Category Archives: Science Fiction

Harper, T.K. (1990) Wolfwalker, New York: Ballantine.

Cover artist: Edwin Herder

It was dark, and she could not see. She could not hear for the roaring in her ears, and she could not move. Oh, moons of mercy, moons of light… She tried to spit out the panic but choked on grit and fur and dirty blood. Guide me in the darkest night… Struggling, she dragged a breath into her lungs, and then the fright that held her frozen burst and she screamed, the sound suffocating in the black death above her. Keep me safe from evil spirit…….(p.1).

Ember Dione maMarin is one of two main characters whose points of view Harper switches between. She also happens to be my favourite. Defying the patriarchy and traditional roles assigned genders Dion has gone all out by being both Healer and Warrior in addition to a Wolfwalker. She and her twin had just started their Journey before it all went wrong. Wolfwalkers are humans who bond with wolves. Because each of them has to adapt to each other, the human becomes wilder and the wolf less wild. Harper made the bond believable – you will see how.

Wolfwalker is the first of three novels in the Wolfwalker trilogy and was also my introduction to Harper’s authorship. And I loved that journey. A fun fact about Harper is that she has been through many of the same types of extreme sports as Dion has. She has also been a martial arts performer. I would be fair to say that Harper knows what she writes about, and it shows.

It was midday when the four men reined in at the river. The raiders had beaten them to the Phye by hours, and Aranur stook on the baks, his anger growing cold and hard as steel within him: The raiders had had a boat waiting at high tide. (p.48)

Aranur Bentar neDannon is our second main character and male. I’m not certain I ever really warmed up to him. At times he really got on my nerves. This is a man who is used to getting things his way. Most of that has to do with his size, abilities with a weapon, position in society and leadership abilities. Fortunately he is not a bully. Harper did a good job in maintaining their different personalities throughout the story. Obviously, these two will grow into a couple. Thankfully not in an annoying or cloying manner.

Group cohesiveness, individual coping methods and thrills are the main themes of Wolfwalker. While we do get to smile at something every once in a while, for the main part this is a grim story where grief, fear and exhaustion are more common. Harper handles both the lighter and grimmer sides of the novel effortlessly (it seems) and maintains her flow throughout the story. She walks a fine line between just enough and too much well and does that through all three novels. After reading her work, Harper has become one of my favourite authors.

A cry that knots your heartstrings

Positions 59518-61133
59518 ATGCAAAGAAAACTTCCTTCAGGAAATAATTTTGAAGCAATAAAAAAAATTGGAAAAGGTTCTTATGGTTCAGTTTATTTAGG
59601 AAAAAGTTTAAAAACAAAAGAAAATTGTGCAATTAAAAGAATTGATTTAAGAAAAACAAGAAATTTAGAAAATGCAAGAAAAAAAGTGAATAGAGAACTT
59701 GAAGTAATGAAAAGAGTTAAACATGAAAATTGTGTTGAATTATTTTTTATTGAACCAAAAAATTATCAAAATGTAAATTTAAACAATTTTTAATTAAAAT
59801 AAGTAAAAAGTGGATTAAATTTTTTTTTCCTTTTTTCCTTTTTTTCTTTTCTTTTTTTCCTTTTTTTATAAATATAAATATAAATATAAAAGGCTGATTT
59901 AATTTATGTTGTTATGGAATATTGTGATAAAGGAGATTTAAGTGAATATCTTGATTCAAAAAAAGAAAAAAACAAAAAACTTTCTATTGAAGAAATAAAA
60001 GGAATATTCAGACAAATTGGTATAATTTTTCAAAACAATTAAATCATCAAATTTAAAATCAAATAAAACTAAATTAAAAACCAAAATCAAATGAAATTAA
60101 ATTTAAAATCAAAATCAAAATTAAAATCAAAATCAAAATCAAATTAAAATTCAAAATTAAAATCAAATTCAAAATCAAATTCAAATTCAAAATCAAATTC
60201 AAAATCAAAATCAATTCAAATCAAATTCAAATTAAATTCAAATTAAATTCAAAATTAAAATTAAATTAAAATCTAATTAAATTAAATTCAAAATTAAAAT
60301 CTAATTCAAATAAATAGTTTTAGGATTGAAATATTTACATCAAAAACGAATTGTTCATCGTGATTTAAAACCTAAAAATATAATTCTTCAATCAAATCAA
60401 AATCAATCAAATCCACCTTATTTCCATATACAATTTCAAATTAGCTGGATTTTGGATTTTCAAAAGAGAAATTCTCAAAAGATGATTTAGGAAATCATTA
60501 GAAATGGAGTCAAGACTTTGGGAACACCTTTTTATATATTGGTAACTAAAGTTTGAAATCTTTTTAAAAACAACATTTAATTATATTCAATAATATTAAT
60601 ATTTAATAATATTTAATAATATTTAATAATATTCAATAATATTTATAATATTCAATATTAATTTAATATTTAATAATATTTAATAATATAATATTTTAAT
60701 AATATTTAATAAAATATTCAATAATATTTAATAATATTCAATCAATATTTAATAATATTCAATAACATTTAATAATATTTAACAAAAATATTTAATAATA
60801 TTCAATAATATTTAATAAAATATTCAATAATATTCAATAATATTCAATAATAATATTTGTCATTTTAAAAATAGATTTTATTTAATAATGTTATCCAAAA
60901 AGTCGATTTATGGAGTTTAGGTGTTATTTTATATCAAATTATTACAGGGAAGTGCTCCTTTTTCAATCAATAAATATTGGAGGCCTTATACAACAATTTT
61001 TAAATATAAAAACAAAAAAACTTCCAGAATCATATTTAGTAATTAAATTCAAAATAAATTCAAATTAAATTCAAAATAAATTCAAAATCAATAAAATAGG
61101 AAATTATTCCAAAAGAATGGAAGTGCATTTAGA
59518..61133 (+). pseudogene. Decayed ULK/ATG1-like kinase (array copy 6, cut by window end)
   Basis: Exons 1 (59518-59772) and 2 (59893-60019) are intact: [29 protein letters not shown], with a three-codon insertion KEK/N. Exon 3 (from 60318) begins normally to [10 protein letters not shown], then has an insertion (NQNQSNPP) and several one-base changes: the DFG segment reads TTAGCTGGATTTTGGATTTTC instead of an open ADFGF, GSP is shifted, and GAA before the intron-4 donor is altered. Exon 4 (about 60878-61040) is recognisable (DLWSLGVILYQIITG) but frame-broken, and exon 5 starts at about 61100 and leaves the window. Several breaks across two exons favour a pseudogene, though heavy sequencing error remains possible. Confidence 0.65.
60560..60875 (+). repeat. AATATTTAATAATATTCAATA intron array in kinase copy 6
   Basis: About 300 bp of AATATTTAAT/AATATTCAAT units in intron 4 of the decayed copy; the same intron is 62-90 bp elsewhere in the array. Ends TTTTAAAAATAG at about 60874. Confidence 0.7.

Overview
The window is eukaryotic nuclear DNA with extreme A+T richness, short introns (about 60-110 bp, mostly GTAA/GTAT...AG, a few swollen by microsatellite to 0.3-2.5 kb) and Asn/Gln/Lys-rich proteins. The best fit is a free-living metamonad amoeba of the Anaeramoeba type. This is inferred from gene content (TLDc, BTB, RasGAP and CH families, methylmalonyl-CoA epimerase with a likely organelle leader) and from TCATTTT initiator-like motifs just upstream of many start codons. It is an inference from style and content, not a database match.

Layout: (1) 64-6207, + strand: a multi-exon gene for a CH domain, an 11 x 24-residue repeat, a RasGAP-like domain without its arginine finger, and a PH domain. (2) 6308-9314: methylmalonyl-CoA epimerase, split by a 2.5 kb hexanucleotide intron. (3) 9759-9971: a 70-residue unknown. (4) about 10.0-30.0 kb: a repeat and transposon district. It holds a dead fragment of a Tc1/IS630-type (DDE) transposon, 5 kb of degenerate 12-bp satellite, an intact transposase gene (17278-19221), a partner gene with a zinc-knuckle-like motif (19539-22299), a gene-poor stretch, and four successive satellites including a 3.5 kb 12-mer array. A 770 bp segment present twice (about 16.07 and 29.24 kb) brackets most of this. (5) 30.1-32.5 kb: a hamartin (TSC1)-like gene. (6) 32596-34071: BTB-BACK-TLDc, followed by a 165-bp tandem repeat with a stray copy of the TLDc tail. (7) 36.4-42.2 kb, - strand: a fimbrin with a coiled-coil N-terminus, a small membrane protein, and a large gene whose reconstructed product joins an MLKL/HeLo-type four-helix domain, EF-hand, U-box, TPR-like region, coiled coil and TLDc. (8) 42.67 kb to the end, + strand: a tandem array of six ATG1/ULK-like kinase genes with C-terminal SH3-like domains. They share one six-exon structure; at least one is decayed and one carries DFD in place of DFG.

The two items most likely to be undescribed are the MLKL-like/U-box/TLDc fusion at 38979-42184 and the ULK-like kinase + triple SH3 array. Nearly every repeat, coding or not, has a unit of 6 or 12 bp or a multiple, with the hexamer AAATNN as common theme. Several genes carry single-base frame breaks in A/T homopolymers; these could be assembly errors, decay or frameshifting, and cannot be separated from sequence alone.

Is not easily untied (p.10)

Each chapter begins with a poem that foreshadows its contents. When I read the story by myself I skipped over them. It’s one of my failings as a reader. That was not an option when I read the story out loud to my daughter (24). I made her read out loud the chapter headings. Turns out I should have read the poems the first time through. I actually enjoyed them. Oh, well. Better late than never. My daughter also gave Wolfwalker a thumbs up and had me begin the next in line as soon as possible.

My copy is the 1990 soft-cover edition and 310 pages. Its blurb is one of the few I have read that represents the contents of the story:

A girl and her wolf.

Dion was a healer and a wolfwalker, and the unique telepathic bond that she shared with the wolf Gray Hish sometimes seemed to amplify her sensitivity to her patients. But she never guessed how strong that bond could be, or what kind of power it could wield, until she found herself lost in the wilderness, with angry slavers at her heels and war on the horizon. Suddenly she and her fellow travelers were fighting for their lives in the snowy winter wastes, where the wolves were their only guides, the greatest secret of the ancients their only salvation … and Dion their only hope to survive! (back)

We soon find out that this is a science fiction story placed somewhere on a strange planet. Most of its creatures are strange, deadly and obviously non-Terran. Personally, I’m not sure there are any weak points to the novel – aside from having to buy it used.

Wolfwalker seems intended for mature readers who enjoy grim stories. Harper’s writing expects something of the reader and deals with complex issues.

I loved it. Go buy it. I often use Thriftbooks.

Lisle, H. (2014). Born from Fire. One More Word Books.

“The Truth of We”

“We speak the Truth, and the Truth speaks Us,
We live by the covenants, We abide by the Words.

That none may laugh until All can laugh,
That All sleep on dirt until none sleep on dirt.

Dirt is Our birthright. Hardship is Our glory.
Hardship strengthens Us. Hunger feeds Us.

The Known is All. The new is Willful.
Welcome Pain. Pain is Knowledge. We are WE.

Self is selfish. One is none.
All are All. We are We.

Each flesh belongs to All.
Each thought belongs to All.

Children are duty. All tend All.
Duty is life. Life is dying. Dying is duty.
We die for Duty. We are WE.

Within Each hides Evil. Be All, not Each.
In Aloneness is Willfulness. We will never be Alone.

We share, We do not own.
Property is an abomination.

Beauty is property. Property is crime.
Passion is property. Property is crime.